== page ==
These cases highlight the challenges involved in the differential and dual diagnostic process for young children with developmental concerns. Diagnostic considerations can affect later educational placement and opportunities for socialization.

Originality/value

This series of case studies provide practical information for clinicians about how to effectively differentiate between commonly occurring neurodevelopmental disorders, particularly given recent changes to the Diagnostic and Statistical Manual, 5th edition (DSM-5).

Article
Publication date: 21 February 2020

Ann Marie Martin, Katherine Stavropoulos and Jan Blacher

Historically, children with autism spectrum disorder (ASD) were sometimes diagnosed with schizophrenia or major psychosis. Although significant advancements in the process of…

Abstract

Purpose

Historically, children with autism spectrum disorder (ASD) were sometimes diagnosed with schizophrenia or major psychosis. Although significant advancements in the process of differential diagnosis have been made since 1950s, there still exists a problematic delay in diagnosis due to overlap of symptoms. Negative symptoms of schizophrenia can mimic the social difficulties and stereotyped behaviors characteristic of ASD, whereas positive symptoms of schizophrenia can be perceived as restricted and repetitive behaviors, complicating the diagnostic process. The purpose of this paper is to present two clinical cases that highlight the complexities in differential diagnosis of early psychosis, schizophrenia and ASD.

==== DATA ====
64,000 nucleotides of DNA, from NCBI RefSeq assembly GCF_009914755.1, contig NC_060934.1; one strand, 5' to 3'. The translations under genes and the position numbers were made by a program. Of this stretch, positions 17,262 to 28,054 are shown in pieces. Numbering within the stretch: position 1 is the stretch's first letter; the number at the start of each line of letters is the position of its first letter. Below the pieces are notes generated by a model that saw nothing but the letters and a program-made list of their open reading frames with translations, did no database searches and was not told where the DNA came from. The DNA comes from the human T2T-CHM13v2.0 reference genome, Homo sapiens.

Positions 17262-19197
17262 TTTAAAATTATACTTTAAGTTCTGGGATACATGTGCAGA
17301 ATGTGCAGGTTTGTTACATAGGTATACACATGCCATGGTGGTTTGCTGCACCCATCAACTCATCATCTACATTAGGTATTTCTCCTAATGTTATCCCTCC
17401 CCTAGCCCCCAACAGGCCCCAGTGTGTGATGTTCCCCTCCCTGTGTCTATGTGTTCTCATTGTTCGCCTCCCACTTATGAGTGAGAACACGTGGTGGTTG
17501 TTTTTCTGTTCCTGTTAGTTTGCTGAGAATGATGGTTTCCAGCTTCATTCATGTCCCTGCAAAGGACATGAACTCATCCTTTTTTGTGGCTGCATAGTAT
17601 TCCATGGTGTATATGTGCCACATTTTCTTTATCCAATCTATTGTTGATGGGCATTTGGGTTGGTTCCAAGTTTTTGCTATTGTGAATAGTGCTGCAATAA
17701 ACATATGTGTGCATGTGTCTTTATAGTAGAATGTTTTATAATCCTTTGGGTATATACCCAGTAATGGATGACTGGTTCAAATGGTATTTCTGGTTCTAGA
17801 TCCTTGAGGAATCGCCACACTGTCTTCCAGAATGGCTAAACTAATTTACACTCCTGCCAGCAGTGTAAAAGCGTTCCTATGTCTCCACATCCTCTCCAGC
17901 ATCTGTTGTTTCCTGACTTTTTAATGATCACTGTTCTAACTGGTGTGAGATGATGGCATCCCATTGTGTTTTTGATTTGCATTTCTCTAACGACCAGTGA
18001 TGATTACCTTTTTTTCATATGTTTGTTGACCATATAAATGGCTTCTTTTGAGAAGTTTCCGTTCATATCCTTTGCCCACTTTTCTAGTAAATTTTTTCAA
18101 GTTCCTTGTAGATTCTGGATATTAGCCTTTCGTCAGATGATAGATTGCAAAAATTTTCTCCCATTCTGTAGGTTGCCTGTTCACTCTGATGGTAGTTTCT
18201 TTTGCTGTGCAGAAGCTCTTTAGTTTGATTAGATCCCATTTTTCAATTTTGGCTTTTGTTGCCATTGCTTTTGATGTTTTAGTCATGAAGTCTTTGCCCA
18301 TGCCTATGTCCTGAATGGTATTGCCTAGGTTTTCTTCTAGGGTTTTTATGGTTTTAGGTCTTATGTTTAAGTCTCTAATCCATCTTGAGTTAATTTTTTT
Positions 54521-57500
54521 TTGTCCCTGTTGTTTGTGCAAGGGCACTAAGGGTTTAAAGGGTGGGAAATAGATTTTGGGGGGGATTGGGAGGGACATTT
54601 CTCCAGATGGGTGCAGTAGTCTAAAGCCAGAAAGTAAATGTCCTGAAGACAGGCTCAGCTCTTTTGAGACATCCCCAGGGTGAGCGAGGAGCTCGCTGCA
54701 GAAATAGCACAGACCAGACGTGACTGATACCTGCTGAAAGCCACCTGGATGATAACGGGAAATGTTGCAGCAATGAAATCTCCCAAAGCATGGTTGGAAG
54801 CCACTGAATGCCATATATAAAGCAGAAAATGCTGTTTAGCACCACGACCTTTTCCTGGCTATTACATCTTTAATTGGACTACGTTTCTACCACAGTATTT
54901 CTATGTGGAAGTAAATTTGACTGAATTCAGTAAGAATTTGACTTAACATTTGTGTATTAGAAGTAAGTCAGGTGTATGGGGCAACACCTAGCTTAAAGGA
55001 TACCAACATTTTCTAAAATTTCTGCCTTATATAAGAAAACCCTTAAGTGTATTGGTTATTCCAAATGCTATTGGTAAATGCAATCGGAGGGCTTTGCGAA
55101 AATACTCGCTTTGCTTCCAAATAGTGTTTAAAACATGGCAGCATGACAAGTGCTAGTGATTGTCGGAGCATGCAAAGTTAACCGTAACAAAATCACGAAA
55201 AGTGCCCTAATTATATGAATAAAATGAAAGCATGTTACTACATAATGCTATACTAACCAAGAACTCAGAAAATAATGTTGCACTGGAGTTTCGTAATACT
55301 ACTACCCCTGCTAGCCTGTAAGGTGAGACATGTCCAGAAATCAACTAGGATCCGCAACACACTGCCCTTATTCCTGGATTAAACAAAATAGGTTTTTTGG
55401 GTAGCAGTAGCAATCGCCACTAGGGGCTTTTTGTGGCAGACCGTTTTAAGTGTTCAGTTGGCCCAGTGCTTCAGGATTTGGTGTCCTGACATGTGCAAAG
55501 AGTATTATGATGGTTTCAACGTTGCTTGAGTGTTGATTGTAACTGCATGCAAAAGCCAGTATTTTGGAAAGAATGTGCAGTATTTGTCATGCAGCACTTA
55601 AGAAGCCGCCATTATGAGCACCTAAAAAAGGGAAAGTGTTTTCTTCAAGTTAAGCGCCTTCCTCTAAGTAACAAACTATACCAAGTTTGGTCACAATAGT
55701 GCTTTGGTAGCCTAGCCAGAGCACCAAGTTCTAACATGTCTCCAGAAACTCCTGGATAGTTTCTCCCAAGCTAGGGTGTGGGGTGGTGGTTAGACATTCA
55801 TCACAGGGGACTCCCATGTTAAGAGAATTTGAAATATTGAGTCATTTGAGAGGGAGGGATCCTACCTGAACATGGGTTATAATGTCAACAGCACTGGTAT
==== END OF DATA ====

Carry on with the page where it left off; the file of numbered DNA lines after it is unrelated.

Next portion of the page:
Design/methodology/approach

Two females, 14 and 16 years of age, were referred to a free screening clinic in Southern California to be assessed for possible ASD. Both females were referred because of the presentation of restricted and repetitive behaviors and social communication difficulties. Both females and their families were administered a battery of measures to ascertain the youths’ cognitive functioning, adaptive living skills and severity of autism-related behaviors.